The Impact of Mitochondrial Dysregulation in LC-NE Neurons on Sleep
Mitochondrial dysregulation has emerged as a cause for certain forms of Parkinson’s disease. Investigations of the mechanisms linking mitochondrial function to Parkinson’s have focused on the degeneration of dopaminergic neurons in the substantia nigra pars compacta (SNc-DA neurons). Norepinephrine-releasing neurons in the locus coeruleus (LC-NE neurons) rely on mitochondria for their daily activity in healthy individuals and also severely degenerate in Parkinson’s. Both SNc-DA neurons and LC-NE neurons are crucial for maintaining various aspects of wakefulness, but it is unclear whether mitochondrial dysregulation in each neuron population distinctly impacts sleep disturbances characteristic of Parkinson’s. For my project, I will address the hypothesis that mitochondrial dysregulation in LC-NE neurons versus that in SNc-DA neurons will have different effects on sleep in a mouse model, which could provide insight for targeted therapies to improve sleep in patients. Toward this goal, I will study mice using a targeted genetic approach where a key mitochondrial transcription factor, Tfam, would be knocked out in either SNc-DA or LC-NE neurons using the Cre-Lox recombination system and compare 24-hour sleep recording data generated from electroencephalography/electromyography.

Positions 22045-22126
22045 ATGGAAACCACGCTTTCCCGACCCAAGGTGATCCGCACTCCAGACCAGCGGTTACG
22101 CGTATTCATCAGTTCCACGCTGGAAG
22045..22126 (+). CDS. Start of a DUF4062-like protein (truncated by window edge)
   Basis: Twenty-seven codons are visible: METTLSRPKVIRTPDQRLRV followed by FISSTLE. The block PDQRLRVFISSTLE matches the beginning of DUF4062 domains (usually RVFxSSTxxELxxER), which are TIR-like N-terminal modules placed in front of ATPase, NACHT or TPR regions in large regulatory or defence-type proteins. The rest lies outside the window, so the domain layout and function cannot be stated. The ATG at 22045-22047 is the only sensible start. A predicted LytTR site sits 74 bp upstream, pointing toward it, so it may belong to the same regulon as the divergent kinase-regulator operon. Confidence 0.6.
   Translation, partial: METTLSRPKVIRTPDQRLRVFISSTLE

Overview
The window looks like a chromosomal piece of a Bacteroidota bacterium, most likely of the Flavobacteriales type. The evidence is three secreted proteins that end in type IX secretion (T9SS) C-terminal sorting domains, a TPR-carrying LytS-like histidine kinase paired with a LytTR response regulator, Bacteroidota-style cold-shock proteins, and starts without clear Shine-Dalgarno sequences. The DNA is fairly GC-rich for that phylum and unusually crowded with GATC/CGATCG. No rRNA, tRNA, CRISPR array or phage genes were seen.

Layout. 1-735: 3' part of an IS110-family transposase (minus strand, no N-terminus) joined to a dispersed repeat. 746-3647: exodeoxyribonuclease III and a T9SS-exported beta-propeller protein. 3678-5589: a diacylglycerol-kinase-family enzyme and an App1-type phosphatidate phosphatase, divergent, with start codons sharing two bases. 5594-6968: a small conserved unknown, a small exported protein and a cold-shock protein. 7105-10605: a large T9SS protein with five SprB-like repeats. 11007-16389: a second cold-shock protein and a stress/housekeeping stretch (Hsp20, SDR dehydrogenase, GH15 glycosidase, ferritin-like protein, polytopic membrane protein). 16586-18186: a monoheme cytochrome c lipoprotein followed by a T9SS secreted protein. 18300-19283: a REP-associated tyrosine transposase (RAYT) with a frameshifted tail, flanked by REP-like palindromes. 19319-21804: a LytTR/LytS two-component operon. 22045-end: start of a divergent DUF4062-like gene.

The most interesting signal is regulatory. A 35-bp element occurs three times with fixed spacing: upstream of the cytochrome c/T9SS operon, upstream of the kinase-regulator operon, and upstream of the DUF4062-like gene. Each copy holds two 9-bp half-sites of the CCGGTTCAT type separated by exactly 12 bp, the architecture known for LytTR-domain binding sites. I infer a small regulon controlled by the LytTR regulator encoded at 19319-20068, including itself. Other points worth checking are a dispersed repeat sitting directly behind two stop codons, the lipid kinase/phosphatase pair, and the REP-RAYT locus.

Message to Sponsor
- Major: MCB-Neurobiology
- Sponsor: Leadership Fund
- Mentor: Yang Dan